Lupin makes it to the island of imposter thieves by tying a steel drum to the back of their escaping speed boat, and claiming to be a petty thief named “Daisuke Ishikawa” in search of training. Yes, that is the only mention of either of those characters we’ll be getting in this episodes, though it’s rather sweet that those were the first names he thought of. During all of this there’s also a lot of EXTREME CLOSE UPS of the two condors perched in the village tree, which will in no way turn out to have an effect on the third act.
It turns out that the entire island subsists on a thievery-based economy. As you might have guessed, this has left them all poverty stricken. It’s tough to fence identifiable stolen goods when they’re all coming from one quickly-traceable island. And rather than stealing cool weather machines (yeah, that happened) or nano-machines that can create sentient islands (yup, that happened too, but let’s pretend like it didn’t) this group is only smart enough to steal paintings, statues, and nice furniture. It’s not so much times of hardship as it is Darwinian law taking its natural course.
And because thieves are not usually a group prone to Lupin’s gentlemanly airs (irony incoming momentarily) they naturally elect to have him murdered.
That tiny, bloodthirsty child will someday grow up
to star in many Monty Python movies
However, Lupin receives a brief reprieve, tamping down on the serious Deliverance vibes I was getting from this crowd. Rather than being killed on sight, they determine that he can prove himself in their traditional challenge of being chased down a mountain by giant boulders. So now we know why their population has stayed so small and why no one was smart enough to suggest stealing life-improving technology.
We’ve also solved the mystery of what happened to Lupin’s teeth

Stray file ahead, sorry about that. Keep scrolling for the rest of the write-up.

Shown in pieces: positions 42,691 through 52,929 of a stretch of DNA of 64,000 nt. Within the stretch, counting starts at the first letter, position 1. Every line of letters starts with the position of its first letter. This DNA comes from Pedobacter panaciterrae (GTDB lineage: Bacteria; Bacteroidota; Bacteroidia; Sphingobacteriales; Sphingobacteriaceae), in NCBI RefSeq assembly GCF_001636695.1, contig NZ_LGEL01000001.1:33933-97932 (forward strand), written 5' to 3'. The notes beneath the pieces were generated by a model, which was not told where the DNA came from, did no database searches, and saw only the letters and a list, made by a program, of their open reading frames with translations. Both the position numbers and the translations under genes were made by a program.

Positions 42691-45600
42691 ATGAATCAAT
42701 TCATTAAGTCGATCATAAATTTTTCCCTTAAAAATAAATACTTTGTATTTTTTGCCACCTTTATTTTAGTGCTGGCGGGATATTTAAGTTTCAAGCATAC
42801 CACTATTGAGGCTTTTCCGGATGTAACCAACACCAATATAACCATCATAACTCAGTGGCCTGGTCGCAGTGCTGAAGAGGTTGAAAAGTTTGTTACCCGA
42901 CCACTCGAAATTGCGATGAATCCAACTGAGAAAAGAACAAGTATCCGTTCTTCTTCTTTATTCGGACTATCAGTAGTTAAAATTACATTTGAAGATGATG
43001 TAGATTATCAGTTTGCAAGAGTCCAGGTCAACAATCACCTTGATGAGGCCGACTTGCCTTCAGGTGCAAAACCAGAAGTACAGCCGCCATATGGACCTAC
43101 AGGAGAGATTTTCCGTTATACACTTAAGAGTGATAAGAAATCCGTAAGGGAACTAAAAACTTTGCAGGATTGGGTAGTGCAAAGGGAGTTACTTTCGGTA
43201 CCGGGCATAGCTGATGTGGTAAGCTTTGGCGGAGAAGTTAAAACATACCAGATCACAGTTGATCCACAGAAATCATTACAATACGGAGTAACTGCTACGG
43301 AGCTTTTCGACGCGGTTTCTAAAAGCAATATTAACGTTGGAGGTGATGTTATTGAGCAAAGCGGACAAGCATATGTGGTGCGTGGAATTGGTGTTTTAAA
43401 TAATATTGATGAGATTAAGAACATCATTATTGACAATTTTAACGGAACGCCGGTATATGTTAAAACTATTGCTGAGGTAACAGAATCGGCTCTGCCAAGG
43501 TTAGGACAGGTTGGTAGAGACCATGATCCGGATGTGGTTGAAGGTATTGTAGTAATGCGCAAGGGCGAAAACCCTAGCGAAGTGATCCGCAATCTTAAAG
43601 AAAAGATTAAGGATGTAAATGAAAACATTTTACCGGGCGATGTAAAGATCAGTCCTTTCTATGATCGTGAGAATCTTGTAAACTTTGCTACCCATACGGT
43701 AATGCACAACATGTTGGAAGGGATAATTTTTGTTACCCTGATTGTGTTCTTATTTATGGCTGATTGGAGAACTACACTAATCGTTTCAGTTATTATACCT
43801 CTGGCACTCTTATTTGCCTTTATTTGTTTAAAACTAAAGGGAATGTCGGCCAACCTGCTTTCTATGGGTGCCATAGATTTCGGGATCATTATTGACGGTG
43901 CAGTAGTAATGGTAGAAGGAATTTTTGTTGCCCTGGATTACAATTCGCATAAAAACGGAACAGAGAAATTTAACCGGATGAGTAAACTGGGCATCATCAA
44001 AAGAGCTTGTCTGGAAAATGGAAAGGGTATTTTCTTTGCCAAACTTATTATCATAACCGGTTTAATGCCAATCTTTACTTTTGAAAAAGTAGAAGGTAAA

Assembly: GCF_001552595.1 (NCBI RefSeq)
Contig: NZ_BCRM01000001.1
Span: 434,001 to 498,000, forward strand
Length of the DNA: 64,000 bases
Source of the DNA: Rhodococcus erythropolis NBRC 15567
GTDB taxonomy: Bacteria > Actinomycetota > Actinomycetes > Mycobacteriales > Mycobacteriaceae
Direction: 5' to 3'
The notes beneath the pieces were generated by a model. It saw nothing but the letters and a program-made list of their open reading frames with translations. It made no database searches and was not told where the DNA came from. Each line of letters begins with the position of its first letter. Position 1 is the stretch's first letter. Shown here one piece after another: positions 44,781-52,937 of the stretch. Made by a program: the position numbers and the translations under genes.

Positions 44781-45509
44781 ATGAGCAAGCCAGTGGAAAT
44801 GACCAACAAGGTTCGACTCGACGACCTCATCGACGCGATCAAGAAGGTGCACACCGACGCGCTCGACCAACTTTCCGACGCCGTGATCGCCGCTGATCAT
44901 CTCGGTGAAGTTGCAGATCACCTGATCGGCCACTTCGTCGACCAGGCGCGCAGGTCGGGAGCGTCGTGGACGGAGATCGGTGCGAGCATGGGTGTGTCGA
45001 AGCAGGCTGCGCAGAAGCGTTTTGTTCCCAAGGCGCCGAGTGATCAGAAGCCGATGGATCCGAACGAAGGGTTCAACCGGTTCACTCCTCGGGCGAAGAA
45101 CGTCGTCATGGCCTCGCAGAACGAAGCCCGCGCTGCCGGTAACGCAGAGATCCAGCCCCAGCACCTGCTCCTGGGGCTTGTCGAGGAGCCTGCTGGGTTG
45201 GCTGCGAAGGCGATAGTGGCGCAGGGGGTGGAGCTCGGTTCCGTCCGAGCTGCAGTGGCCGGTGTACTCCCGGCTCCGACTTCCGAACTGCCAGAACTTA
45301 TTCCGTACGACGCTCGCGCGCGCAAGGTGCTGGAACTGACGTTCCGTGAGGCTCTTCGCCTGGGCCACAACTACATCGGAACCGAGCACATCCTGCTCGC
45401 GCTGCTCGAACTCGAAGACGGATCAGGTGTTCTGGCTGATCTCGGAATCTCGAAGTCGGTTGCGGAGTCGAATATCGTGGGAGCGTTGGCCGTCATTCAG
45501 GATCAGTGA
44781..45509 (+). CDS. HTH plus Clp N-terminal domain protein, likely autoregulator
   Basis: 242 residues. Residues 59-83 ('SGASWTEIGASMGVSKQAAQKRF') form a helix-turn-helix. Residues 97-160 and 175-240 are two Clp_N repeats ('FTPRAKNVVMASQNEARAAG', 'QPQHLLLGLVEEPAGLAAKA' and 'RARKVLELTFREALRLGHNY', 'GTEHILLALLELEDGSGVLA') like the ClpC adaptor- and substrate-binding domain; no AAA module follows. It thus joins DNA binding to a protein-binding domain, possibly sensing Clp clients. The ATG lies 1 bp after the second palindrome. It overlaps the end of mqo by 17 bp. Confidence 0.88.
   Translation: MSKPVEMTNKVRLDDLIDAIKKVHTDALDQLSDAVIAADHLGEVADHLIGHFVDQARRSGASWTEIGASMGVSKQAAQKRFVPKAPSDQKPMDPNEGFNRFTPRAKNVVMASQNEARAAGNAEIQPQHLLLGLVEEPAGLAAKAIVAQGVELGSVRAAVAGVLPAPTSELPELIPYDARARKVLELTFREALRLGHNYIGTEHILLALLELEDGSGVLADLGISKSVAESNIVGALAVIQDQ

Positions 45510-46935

Lupin survives by the skin of his….I’m above using that colloquialism, but only just. Anyway, he’s got massive internal bleeding and probably broken bones, so they throw him into their prison untreated and figure no one’s going to come looking for the guy anyway. In a truly avant garde move that has nothing to do with the strained budget I mentioned earlier, Lupin being injured is about the time where the audio starts to go alarmingly out of synch, eventually resulting in Zenigata’s assistant moving his mouth for a good three seconds before any dialogue starts coming out. See, it’s symbolic of the inner ear damage, and….stuff.
And it turns out they were right about the miraculous recovery, because once our hero wakes up he’s able to engineer an escape for himself using frayed ropes lying around the cell – the guards hear a crash and come in to find what looks like a suicide, only for Lupin to get the best of them. Did I ever mention part of the point of bringing Miyazaki and co. in was an attempt to make the program accessible to a wider age group?
You know, for kids!
A quick bit of snooping reveals that the copycat thieves are all following a code of thievery written by Lupin I. As we discussed last week, there are any number of Lupin artifacts out there designed to keep the descendants busy and away from more sociopathic disputes. We must assume that Lupin has never seen this book before, not so much because he’s shocked to hear about it as because of this:
I may actually be suffocating under the weight of this irony
Turns out escaping was even timelier than planned, because Zenigata shows up on the island the same day as Lupin. He’s even got a photo, shocking the villagers with the revelation that they have the real Real Lupin on their hands (it’s cool though, they’ll just casually murder the world’s most competent thief once the cop’s out of their hair).
That…that is not a mugshot. Where did you even get that